Cubs Trade Rumors: Putting Together Palatable Trade Proposal for Whit Merrifield

I’ve long said that I don’t do trade proposals as a general rule, but it’s really more of a guideline that I can choose to follow at my leisure. So between the lack of salient news and much bigger personal issues looming in the next few days, I figured I’d break containment for the Whit Merrifield trade proposal everyone’s been waiting for. Well, maybe just like two of you, but still.

Oh, I also cheated by using a trade template someone else established, so I guess I can still claim to be following my own rules.

The real flashpoint in any theoretical deal to this point as been using Nico Hoerner as a starting point for negotiations. That seems likely because he and Merrifield are more or less two different versions of the same player, with one being the prospect everyone hopes will develop into the other. While the would-be star has yet to fulfill his potential, the current star may be passing out of his prime.

Trading Hoerner for Merrifield would be a definite win-now move, though it could also be a lose-later proposition if things work out the right (or wrong) way. And since it’d take at least one other controllable MLB player — maybe Ian Happ — plus a prospect, you’re left with the distinct possibility that the Cubs would end up merely breaking even on a trade.

Don’t get me wrong, I’m not as down on Merrifield as some seem to be and I believe he’s still got two really solid years of performance in him. Doing so on a contract that currently runs $4.06 million AAV and can only jump to a max of $5.06 million* means even significant erosion won’t turn him into an anchor. Pay no attention to the Daniel Descalso behind the curtain, he was never the player Merrifield has been over the last few seasons.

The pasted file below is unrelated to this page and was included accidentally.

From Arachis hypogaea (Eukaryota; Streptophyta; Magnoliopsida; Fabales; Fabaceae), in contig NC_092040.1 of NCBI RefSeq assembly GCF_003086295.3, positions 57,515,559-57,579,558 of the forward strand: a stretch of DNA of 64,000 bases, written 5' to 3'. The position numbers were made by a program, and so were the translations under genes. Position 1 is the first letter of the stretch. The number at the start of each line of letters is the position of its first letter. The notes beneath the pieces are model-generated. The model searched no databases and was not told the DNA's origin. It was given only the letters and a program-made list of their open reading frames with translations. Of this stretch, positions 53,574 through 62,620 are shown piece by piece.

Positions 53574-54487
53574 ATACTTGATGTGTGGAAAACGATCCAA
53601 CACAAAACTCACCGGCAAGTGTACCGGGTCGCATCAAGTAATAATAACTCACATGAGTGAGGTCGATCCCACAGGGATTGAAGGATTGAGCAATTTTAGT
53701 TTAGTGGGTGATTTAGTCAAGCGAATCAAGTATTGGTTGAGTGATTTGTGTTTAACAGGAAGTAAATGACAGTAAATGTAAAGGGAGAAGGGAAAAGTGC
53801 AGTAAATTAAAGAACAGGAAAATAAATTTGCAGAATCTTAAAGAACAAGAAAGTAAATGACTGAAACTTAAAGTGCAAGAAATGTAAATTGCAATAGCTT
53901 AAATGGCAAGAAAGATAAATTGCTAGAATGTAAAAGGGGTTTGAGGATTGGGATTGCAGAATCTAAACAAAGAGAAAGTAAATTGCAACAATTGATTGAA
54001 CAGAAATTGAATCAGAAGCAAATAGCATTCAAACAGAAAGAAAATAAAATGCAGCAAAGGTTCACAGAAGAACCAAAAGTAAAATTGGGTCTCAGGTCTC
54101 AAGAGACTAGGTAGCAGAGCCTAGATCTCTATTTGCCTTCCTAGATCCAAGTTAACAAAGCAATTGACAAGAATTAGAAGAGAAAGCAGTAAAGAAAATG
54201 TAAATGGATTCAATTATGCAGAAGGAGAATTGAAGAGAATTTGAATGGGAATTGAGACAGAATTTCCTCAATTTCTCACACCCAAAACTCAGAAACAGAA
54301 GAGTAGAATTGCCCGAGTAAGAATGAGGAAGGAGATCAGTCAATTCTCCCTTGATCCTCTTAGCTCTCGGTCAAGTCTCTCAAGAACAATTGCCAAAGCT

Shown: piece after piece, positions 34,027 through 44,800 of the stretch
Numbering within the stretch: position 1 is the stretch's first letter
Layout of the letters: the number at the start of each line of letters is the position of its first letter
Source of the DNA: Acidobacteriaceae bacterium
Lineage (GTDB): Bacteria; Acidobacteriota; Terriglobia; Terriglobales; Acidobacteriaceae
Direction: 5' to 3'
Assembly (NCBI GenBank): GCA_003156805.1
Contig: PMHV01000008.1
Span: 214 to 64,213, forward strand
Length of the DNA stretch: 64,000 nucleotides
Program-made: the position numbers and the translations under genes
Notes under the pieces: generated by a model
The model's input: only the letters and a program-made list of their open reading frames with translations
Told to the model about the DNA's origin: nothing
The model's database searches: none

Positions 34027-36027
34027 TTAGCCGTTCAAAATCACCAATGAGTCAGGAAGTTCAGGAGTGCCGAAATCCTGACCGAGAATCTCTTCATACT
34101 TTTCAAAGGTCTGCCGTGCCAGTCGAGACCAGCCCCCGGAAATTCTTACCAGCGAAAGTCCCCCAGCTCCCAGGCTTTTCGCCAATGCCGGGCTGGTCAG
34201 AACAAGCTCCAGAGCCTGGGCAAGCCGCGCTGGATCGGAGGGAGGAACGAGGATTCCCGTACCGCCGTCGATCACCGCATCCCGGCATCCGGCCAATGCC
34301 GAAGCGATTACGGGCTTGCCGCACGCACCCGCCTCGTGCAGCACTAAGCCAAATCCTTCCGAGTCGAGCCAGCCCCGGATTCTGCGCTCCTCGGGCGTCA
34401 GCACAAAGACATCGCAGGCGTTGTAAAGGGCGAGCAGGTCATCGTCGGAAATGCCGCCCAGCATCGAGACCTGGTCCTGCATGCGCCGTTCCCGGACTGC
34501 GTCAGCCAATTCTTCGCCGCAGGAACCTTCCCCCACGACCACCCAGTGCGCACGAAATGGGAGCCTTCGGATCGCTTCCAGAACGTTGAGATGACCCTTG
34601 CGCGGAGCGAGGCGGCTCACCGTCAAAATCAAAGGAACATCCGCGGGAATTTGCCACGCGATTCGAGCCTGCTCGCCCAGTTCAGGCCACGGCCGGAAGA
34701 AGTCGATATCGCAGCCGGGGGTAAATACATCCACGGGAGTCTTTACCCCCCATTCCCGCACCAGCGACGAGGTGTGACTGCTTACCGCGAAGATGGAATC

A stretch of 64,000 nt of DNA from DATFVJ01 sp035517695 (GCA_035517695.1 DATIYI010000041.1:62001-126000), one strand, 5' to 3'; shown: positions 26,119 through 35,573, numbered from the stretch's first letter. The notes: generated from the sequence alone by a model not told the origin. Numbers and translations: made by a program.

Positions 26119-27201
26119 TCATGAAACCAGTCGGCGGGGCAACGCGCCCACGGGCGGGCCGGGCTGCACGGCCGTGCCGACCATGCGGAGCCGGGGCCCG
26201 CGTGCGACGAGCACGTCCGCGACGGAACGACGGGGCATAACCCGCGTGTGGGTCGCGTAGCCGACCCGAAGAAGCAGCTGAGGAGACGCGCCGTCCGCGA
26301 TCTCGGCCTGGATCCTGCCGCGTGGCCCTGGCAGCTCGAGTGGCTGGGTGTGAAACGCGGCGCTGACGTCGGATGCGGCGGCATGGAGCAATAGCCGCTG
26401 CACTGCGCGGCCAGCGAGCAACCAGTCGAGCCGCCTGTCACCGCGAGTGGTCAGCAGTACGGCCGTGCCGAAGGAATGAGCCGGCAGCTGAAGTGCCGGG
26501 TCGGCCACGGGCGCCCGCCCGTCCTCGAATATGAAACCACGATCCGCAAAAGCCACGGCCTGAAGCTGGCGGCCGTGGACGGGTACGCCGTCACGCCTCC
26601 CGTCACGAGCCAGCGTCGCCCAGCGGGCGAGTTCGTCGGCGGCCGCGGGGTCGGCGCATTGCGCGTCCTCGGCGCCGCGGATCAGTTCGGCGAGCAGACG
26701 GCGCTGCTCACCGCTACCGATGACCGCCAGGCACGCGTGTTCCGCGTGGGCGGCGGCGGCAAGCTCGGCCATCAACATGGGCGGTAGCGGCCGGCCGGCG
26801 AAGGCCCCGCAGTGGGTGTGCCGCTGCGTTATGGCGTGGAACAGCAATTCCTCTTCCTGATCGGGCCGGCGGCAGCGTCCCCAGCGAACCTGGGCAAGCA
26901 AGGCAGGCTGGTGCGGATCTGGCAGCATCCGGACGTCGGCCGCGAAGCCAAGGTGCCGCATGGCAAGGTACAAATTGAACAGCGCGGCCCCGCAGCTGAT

At the same time, it’s not entirely unreasonable to assume that Hoerner can put up similar production over the next three seasons. And if you figure that he will improve while Merrifield experiences a diminution in skill and value, it’s easy to see why people are opposed to it. So is there a way the Cubs could fulfill the Royals’ requirement of a big haul without including Hoerner?

I believe there is, and without stooping to the doofus fantasy baseball deal that includes five polished turd for a gem and a throw-in.

The key to any trade is value, namely how to generate enough on both sides to make the deal worthwhile all the way around. Even the thrifty Royals aren’t burdened by Merrifield’s contract, but their competitive window isn’t such that he can really help them win again at whatever point they’ll again be ready. So they need to lengthen their span of control, ideally with versatile players who can pay dividends down the road.

As for the Cubs, they must find a delicate balance between not gutting either the 25-man roster or the farm, since they need to win over the next two years with the former group and in their subsequent window with the latter. The key is whether they can scrape together enough redundant talent to pull off a trade for Merrifield without disproportionately weakening one area of the organization or another.

As laid out in the tweet above, there could be a path that involves David Bote and Adbert Alzolay as the primary pieces, with Zack Short and others in the mix for the sweeteners. Trent Giambrone is another possibility, with more concrete options sorted out after the Rule 5 Draft. Maybe you look at lefty Jordan Minch or even righty Cory Abbott, as our Michael Canter suggested earlier, since the ancillary pieces have to be guys with legit upside.